The United States has imposed further Russia and Ukraine-related sanctions, including on Crimean port operators, former Ukrainian officials, and a former Russian gas trader.
The Treasury Department said on July 30 that it had placed the names of 26 individuals and entities on blacklists that freeze any assets they may have in U.S. jurisdictions.
The blacklists also ban Americans from doing business with them.
Officials said the list is intended to maintain the effectiveness of existing sanctions.
"Today's action underscores our resolve to maintain pressure on Russia for violating international law and fueling the conflict in eastern Ukraine," said John E. Smith, the director of the Treasury's Office of Foreign Assets Control.
Eight entities and individuals were targeted for providing support to Russian tycoon Gennady Timchenko, a prominent gas trader who was already sanctioned by the United States in March over Russia's illegal annexation of Crimea.
The Treasury Department also said it targeted two entities that were providing support to Boris Rotenberg, a Russian businessman and ally of Russian President Vladimir Putin. The list also includes Roman Rotenberg, his son.
Moreover, the list includes four former Ukrainian officials and their close associates linked to former Ukrainian President Viktor Yanukovych, who was toppled by pro-European protests last year and is currently residing in Russia.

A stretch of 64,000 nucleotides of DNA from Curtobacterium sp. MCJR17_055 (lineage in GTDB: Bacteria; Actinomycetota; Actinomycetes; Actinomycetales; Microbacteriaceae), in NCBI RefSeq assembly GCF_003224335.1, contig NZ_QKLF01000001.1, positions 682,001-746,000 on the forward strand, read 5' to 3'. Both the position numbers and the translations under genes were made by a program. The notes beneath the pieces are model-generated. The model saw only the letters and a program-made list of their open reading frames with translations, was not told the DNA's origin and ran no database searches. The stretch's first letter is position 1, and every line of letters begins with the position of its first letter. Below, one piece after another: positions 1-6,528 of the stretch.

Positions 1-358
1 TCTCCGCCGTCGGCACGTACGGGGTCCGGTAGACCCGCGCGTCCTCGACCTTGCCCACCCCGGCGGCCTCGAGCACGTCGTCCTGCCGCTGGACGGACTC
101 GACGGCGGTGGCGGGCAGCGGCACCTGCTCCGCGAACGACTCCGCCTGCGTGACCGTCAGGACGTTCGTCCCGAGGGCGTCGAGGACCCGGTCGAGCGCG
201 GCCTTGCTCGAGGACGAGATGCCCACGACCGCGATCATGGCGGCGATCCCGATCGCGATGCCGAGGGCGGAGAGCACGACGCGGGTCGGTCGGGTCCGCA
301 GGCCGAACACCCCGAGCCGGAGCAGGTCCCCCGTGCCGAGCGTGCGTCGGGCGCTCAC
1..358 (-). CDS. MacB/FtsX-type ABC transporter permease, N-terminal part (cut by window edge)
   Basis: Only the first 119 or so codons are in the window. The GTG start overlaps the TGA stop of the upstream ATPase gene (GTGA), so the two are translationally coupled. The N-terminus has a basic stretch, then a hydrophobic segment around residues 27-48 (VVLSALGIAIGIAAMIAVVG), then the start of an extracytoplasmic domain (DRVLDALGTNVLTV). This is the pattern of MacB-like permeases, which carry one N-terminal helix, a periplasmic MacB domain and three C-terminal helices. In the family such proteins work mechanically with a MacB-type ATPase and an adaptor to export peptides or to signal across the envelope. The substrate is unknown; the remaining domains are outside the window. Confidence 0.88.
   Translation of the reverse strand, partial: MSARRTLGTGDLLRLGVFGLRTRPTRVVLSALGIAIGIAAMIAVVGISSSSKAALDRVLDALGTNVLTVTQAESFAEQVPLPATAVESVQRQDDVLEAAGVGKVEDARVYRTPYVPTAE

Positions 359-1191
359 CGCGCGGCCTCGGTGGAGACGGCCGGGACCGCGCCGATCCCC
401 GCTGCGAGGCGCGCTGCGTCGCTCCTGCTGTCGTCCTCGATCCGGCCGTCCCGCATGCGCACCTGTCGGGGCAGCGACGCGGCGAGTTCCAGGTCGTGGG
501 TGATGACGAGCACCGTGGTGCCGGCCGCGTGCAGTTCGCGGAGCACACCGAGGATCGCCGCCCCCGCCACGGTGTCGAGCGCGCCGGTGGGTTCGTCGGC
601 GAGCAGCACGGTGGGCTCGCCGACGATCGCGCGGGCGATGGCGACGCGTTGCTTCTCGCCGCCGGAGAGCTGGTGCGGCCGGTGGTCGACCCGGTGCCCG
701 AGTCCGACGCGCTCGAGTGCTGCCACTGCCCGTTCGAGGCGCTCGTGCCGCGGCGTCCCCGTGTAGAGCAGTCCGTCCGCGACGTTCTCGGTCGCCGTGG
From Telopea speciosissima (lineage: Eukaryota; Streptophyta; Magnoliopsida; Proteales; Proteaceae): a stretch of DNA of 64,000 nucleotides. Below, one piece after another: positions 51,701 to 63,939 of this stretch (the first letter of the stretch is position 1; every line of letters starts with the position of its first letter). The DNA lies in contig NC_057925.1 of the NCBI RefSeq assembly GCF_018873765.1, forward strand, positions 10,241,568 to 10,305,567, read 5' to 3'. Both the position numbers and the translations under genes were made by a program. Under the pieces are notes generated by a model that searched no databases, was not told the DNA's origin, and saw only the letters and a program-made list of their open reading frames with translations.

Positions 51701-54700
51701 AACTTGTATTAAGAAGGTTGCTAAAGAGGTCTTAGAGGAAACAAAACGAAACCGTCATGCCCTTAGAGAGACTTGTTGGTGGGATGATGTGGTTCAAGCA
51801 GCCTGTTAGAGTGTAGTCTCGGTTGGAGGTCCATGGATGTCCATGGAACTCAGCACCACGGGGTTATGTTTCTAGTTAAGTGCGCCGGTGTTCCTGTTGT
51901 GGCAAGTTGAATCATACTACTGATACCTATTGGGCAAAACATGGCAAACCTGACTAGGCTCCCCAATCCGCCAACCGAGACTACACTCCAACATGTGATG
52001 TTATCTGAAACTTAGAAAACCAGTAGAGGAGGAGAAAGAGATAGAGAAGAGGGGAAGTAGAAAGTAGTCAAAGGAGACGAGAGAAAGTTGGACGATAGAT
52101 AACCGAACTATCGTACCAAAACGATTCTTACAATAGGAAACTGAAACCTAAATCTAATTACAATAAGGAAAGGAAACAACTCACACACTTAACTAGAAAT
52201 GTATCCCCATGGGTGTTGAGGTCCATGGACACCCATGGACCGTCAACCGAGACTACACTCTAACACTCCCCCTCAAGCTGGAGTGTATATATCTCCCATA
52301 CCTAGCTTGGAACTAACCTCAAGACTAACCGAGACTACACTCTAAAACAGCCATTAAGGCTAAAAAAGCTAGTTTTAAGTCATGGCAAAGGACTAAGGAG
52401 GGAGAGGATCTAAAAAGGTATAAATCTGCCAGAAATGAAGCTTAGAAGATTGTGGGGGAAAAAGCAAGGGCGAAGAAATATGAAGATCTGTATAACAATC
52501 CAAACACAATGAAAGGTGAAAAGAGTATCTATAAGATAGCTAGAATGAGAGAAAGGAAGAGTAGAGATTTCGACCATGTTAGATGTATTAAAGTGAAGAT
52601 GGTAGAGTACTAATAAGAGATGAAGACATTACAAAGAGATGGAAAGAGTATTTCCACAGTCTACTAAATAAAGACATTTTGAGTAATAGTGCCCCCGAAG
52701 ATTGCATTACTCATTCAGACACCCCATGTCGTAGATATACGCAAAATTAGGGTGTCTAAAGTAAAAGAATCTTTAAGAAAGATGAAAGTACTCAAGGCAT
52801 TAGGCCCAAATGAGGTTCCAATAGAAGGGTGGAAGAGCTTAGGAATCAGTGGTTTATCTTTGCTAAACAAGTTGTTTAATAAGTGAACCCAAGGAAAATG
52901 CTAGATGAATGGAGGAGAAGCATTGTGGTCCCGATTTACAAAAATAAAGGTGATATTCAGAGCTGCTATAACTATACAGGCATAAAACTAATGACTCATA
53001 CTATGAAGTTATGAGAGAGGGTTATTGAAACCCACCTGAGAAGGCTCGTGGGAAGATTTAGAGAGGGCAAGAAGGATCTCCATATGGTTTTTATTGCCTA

The four officials, who are already on the EU sanctions list, include: Andriy Petrovych Klyuyev, Sergey Vitalievich Kurchenko, Eduard Anatoliyovych Stavytsky, and the son of former Ukrainian President Viktor Yanukovych, Oleksandr Viktorovych Yanukovych.
Five Crimean port operators and one ferry operator were sanctioned for working in the Crimea region.
Several entities, which are subsidiaries of previously sanctioned Russian state development bank Vnesheconombank (VEB) and Russia’s top oil producer Rosneft, were named. They were already covered by the existing sanctions but they are now specifically named.
Based on reporting by Reuters and AP